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What’s New in Comparative Public Law

Mohamed Abdelaal, Alexandria University (Egypt)

In this weekly feature, I-CONnect publishes a curated reading list of developments in comparative public law. “Developments” may include a selection of links to news, high court decisions, new or recent scholarly books and articles, and blog posts from around the comparative public law blogosphere.

To submit relevant developments for our weekly feature on “What’s New in Comparative Public Law,” please email contact.iconnect@gmail.com.

Developments in Constitutional Courts

  1. The Canadian Supreme Court refuses to hear an appeal over a pilot discrimination action.
  2. The Singapore High Court holds that the practice of playing musical instruments during the Hindu festival of Thaipusam is protected by the constitutional right to freedom of religion.
  3. The French Constitutional Council upholds the constitutionality of a law banning UberPop Technologies Inc. taxi drivers.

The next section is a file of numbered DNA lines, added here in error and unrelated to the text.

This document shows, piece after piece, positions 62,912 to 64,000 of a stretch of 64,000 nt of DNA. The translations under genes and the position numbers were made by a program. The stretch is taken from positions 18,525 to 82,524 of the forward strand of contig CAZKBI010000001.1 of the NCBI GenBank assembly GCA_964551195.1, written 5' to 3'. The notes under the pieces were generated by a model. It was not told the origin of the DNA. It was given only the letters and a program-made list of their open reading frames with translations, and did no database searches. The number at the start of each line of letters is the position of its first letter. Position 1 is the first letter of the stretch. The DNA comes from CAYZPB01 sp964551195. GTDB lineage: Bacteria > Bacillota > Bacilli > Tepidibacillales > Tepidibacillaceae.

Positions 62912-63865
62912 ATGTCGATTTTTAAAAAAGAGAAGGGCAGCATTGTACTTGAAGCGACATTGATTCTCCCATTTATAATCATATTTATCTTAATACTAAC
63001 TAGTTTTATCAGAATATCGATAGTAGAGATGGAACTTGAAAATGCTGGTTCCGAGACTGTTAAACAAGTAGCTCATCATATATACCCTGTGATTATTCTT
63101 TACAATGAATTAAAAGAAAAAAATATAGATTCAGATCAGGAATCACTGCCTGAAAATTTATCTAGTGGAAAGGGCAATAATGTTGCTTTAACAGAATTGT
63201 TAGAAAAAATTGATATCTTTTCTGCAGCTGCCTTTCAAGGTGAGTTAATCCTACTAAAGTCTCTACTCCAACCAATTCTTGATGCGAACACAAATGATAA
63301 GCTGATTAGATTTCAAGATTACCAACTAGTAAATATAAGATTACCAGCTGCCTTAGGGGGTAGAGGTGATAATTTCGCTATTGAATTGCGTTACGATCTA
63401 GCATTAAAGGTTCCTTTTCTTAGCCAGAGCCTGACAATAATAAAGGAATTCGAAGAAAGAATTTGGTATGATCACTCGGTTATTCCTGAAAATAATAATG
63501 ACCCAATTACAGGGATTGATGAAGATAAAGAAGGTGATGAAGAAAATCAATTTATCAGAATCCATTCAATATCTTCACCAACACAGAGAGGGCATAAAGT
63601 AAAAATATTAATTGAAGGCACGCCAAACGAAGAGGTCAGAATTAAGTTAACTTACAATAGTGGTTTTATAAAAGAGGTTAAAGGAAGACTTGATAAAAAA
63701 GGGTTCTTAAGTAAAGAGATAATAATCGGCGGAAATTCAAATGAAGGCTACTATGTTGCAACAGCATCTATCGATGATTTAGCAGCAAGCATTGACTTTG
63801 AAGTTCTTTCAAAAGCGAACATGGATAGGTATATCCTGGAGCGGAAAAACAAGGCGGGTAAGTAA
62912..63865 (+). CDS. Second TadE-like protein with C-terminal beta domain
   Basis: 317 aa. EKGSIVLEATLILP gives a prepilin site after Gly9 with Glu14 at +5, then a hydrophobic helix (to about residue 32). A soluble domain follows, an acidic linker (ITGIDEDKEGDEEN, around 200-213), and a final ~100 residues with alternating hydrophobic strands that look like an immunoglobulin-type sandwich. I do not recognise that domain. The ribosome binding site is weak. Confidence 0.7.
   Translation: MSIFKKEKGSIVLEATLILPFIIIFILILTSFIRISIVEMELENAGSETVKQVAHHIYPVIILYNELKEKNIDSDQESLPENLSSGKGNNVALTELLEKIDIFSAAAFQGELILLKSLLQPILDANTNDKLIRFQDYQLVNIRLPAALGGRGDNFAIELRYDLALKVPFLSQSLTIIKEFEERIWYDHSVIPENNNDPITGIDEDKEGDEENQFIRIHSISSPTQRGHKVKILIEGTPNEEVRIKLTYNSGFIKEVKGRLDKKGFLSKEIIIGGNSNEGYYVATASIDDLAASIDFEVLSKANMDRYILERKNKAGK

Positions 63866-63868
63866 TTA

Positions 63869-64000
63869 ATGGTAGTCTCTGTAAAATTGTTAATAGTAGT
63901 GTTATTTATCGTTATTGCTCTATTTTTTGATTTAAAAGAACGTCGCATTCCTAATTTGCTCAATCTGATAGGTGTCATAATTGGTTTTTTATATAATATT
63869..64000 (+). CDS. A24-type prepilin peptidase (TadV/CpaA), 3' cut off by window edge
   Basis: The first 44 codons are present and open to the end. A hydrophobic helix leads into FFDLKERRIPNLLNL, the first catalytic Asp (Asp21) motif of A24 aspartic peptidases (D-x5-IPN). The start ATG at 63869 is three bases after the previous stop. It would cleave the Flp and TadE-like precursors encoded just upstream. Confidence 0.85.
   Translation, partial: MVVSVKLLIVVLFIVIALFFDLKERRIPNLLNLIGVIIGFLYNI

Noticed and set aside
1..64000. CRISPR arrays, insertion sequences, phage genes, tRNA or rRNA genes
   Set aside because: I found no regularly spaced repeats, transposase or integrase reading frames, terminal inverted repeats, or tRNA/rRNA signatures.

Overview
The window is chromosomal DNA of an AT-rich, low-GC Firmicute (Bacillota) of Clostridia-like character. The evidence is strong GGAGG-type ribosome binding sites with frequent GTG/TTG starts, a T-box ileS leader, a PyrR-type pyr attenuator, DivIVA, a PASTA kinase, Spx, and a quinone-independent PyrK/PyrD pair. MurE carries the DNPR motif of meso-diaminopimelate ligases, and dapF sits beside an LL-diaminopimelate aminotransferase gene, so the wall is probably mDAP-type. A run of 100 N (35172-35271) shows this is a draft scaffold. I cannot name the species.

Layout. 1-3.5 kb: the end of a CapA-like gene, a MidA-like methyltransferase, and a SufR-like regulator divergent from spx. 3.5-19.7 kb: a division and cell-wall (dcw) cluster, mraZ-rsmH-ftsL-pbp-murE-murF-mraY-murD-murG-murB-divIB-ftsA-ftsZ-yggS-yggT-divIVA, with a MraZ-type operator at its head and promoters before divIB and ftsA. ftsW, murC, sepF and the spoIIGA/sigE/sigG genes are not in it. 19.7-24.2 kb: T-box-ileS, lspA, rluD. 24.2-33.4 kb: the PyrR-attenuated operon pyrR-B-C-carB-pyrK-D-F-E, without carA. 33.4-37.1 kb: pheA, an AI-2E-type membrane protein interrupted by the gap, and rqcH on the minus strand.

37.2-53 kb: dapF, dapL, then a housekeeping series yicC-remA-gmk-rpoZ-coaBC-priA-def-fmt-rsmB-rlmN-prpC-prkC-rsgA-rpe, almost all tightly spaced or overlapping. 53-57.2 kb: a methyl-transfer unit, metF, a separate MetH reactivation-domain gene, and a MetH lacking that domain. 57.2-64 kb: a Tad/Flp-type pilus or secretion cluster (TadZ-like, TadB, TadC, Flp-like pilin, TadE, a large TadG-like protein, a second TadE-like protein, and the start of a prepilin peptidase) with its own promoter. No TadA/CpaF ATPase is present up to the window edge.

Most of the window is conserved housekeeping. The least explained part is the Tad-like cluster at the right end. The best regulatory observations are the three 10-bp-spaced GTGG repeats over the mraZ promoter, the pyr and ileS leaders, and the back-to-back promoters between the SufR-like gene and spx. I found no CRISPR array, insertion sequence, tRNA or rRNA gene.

4. The Constitutional Court of Zimbabwe declares unconstitutional Section 121(3) of the Criminal Procedure and Evidence Act, which empowers state officials to revoke a granted bail and continue jailing suspects.
  5. In South Africa, the Supreme Court of Pretoria will hear a challenge against the country’s ban on trade of rhino horn.
  6. A federal judge in Pennsylvania says law enforcement cannot compel defendants to disclose a smartphone passcode because it violates the Fifth Amendment right against self-incrimination.
  7. Indonesia’s Constitutional Court has ruled against a prohibition preventing criminal offenders from running for public office and revoked a provision in the Regional Elections Law that banned relatives of the incumbent from running for office in regional elections.
  8. The Constitutional Court of Georgia, in the Gigi Ugulava case, ruled unconstitutional a clause of criminal procedure code allowing detention beyond the 9-month limitation if a new set of charges were filed against the same person.

In the News

  1. In the United Kingdom, a Supreme Court judge urges the community not to rush gender equality talk.
  2. The Arizona Supreme Court suspends one of its justices for using governmental resources in an election bid.
  3. Nepal witnesses huge protests after the adoption of the country’s new Constitution.
  4. In Burkina Faso, the interim president was seized by the presidential guard.
  5. Justice Mandisa Muriel Maya became the first woman appointed as deputy president of the Supreme Court of Appeal.